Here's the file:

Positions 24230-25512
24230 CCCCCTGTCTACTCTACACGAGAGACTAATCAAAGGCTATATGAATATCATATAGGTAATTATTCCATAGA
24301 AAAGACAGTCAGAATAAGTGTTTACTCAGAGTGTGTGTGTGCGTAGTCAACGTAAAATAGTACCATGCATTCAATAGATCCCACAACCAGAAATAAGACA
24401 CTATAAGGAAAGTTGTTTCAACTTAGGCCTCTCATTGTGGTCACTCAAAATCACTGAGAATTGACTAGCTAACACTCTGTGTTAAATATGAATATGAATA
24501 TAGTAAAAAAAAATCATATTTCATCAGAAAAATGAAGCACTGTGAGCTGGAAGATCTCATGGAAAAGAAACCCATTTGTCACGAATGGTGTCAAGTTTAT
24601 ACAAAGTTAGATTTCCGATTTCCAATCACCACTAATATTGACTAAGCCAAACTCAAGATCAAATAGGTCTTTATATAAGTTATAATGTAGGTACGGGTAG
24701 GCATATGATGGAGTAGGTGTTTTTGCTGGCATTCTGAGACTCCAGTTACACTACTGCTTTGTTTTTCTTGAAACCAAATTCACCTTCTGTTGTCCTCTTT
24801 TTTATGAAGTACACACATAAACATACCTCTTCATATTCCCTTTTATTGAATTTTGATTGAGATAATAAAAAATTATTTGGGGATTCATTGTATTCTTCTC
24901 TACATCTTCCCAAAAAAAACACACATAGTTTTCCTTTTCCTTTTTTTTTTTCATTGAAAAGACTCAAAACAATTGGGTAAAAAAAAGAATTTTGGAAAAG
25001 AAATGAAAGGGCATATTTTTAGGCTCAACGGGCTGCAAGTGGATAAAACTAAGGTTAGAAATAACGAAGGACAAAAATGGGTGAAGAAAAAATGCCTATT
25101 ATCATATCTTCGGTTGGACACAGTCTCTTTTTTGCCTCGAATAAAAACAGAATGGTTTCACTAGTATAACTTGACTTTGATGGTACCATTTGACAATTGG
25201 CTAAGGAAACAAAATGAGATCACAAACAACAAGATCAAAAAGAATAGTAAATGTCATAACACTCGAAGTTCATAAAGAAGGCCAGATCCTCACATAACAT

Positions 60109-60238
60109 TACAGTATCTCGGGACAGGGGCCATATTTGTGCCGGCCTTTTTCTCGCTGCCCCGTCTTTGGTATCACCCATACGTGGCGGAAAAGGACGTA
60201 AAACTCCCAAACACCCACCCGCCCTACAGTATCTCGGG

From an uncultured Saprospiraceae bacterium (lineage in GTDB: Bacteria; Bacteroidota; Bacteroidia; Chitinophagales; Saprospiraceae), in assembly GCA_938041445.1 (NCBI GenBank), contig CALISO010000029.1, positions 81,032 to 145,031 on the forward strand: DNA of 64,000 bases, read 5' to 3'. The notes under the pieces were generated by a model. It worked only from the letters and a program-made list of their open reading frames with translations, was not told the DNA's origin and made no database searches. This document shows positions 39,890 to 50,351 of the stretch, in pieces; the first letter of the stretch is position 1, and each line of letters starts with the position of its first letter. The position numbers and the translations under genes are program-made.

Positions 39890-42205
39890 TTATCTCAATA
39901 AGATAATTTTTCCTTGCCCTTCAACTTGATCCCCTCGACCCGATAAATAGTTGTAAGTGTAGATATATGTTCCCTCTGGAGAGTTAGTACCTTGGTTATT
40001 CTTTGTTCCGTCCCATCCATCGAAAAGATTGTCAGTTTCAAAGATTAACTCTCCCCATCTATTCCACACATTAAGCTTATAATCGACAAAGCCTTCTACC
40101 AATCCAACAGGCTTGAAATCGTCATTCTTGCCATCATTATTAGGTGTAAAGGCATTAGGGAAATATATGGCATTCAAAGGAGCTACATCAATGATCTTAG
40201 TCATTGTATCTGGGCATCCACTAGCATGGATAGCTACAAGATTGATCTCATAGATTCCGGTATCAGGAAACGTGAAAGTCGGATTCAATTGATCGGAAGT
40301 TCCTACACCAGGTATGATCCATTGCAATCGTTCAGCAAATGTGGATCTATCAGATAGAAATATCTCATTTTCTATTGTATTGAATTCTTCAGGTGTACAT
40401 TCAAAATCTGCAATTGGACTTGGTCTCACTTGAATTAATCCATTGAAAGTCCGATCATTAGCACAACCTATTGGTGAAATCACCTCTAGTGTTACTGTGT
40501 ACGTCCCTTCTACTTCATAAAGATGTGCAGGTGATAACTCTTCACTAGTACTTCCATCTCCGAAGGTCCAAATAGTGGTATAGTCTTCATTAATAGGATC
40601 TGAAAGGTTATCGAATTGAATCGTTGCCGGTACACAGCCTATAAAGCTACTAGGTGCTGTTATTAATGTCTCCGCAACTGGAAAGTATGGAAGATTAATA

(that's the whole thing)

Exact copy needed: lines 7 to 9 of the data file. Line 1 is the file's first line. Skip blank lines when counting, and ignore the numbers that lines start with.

24701 GCATATGATGGAGTAGGTGTTTTTGCTGGCATTCTGAGACTCCAGTTACACTACTGCTTTGTTTTTCTTGAAACCAAATTCACCTTCTGTTGTCCTCTTT
24801 TTTATGAAGTACACACATAAACATACCTCTTCATATTCCCTTTTATTGAATTTTGATTGAGATAATAAAAAATTATTTGGGGATTCATTGTATTCTTCTC
24901 TACATCTTCCCAAAAAAAACACACATAGTTTTCCTTTTCCTTTTTTTTTTTCATTGAAAAGACTCAAAACAATTGGGTAAAAAAAAGAATTTTGGAAAAG